More than 18 months after settling the ACLU's stop-and-frisk lawsuit, City of Milwaukee officials may finally be forced to develop a real plan with a real timeline for implementing the changes it agreed to make in training, policing, and data collection.
"The city as a matter of social responsibility and social justice needs to demonstrate a sense of urgency and more substantial progress," Ald. Tony Zielinski said during a meeting of the Common Council's Judiciary and Legislation Committee this week.
The committee unanimously recommended the full council approve Zielinski's proposal that the Fire and Police Commission be required to present a plan next month with specific action steps and timelines for implementing the settlement.
The most recent report from the Crime and Justice Institute, Boston-based consultants hired to monitor settlement implementation, showed some "pretty substantial noncompliance," ACLU attorney Karyn Rotker told the committee.
"Nobody, even us, would say 'month one you gotta be out there doing everything perfectly,'" she said. "But it's been over a year and a half."
Noncompliance, she said, "is not just a little bit of a mistake or minor problems, and it does raise concerns for us about the entire process and how that is done."
The consultant's report, despite limited conclusions that can be drawn from it, "shows some racial targeting – people of color are more likely to be frisked, but less likely to be found with contraband than white people...which also raises some really serious concerns for us," Rotker said.
The July, 2018 settlement requires the Police Department to collect detailed information about each stop, but has failed to do so, she said.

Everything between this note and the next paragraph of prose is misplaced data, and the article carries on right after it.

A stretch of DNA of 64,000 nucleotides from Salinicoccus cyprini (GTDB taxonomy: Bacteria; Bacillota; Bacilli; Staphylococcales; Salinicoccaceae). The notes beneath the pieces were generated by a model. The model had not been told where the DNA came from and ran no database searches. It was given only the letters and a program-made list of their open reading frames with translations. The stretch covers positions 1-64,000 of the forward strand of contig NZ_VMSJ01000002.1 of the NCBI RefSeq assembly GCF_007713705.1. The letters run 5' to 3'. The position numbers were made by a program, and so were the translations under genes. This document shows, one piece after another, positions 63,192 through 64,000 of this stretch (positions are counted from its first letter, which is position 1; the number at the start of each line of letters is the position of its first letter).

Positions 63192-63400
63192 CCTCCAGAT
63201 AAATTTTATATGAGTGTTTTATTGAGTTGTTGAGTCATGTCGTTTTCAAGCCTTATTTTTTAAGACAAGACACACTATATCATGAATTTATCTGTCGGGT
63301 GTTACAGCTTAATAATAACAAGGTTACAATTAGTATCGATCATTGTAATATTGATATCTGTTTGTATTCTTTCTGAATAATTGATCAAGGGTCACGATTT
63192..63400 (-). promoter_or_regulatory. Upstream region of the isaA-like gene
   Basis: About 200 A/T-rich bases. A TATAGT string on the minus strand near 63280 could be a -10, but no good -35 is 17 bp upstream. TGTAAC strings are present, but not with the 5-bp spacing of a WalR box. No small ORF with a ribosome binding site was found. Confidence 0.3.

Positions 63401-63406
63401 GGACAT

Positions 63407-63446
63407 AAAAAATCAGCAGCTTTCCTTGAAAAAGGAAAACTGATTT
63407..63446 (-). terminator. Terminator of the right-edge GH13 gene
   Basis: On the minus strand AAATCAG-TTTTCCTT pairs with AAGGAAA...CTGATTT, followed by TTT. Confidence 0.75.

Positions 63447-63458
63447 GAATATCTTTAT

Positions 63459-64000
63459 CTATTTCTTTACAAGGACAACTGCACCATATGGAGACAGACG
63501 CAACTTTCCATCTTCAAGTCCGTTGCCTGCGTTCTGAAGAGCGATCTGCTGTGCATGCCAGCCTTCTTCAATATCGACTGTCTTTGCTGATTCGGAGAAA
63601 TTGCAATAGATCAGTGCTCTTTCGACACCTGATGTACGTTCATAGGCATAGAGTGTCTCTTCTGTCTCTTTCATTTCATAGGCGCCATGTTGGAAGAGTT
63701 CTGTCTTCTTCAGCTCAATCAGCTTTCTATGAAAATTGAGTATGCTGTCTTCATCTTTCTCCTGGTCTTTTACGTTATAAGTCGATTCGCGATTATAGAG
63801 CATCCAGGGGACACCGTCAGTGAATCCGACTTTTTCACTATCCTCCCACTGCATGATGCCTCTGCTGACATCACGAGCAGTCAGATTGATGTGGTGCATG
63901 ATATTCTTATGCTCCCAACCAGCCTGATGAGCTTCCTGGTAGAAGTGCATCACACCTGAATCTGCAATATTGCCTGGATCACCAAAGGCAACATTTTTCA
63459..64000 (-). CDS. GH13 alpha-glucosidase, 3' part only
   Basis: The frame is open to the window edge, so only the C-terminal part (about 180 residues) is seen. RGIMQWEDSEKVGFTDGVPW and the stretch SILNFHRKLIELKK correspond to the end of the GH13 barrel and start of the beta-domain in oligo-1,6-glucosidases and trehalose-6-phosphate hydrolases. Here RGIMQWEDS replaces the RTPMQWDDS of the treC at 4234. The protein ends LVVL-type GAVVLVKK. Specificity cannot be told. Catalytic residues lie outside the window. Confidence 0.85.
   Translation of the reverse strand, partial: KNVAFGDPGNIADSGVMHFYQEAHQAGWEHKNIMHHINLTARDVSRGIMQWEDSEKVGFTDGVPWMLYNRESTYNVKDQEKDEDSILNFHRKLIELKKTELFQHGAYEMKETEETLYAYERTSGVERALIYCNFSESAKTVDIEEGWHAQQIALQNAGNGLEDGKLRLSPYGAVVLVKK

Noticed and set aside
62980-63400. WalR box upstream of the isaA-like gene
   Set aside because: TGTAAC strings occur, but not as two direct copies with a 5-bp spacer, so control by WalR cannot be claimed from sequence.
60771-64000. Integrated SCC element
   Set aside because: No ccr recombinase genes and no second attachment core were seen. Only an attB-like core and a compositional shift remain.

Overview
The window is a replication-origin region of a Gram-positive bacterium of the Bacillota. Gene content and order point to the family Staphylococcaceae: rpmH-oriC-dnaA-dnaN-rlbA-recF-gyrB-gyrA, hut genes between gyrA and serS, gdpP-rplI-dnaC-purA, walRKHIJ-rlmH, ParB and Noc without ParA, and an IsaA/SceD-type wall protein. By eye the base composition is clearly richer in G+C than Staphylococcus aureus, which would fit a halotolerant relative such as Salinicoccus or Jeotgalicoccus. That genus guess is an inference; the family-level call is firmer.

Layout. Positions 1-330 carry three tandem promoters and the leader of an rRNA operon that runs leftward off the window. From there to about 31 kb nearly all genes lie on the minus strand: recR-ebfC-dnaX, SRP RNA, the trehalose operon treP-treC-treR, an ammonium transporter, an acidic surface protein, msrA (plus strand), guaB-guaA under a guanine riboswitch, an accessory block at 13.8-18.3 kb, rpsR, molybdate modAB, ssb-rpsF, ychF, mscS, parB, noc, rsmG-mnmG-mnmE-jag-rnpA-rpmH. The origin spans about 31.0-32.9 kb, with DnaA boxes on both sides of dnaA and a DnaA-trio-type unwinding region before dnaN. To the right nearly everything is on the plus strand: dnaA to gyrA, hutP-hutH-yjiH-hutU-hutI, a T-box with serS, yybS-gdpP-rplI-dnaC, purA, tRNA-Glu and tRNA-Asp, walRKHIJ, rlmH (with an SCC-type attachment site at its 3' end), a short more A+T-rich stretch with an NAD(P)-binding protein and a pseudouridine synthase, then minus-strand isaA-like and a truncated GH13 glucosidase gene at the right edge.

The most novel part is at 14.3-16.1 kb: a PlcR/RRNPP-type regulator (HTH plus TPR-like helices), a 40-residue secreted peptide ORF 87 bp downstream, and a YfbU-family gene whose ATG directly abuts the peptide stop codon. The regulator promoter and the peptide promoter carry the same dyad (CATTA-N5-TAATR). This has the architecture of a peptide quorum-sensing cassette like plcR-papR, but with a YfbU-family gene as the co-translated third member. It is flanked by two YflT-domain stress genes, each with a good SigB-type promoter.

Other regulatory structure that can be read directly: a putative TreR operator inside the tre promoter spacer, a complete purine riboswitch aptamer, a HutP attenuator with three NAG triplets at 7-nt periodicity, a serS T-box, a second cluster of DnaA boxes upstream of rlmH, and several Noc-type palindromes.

"Doing data collection right is so critical because so much of the settlement depends on that, right?" she said. "You need the data to figure out what is going on on the streets, whether people are being properly stopped or not, whether all stops are being reported, which is also a concern."
Rotker also said the city was supposed to publish, twice yearly, a community status policing report.
"As far as I know, there has not been one yet," she said.
The ACLU of Wisconsin, along with the American Civil Liberties Union and the Covington & Burling law firm, brought the class action stop-and frisk lawsuit on behalf of African-American and Latinx residents who challenged the constitutionality of MPD's traffic and pedestrian stops and alleged they were racially biased.
The city denied wrongdoing but agreed to alter several practices.
"What we really want is to see a sense of collaboration and a sense of urgency....We want to see someone pick up the ball and run with it a little more quickly," Rotker told the committee. "And we are concerned about when we seem to be having the same conversations over and over again."
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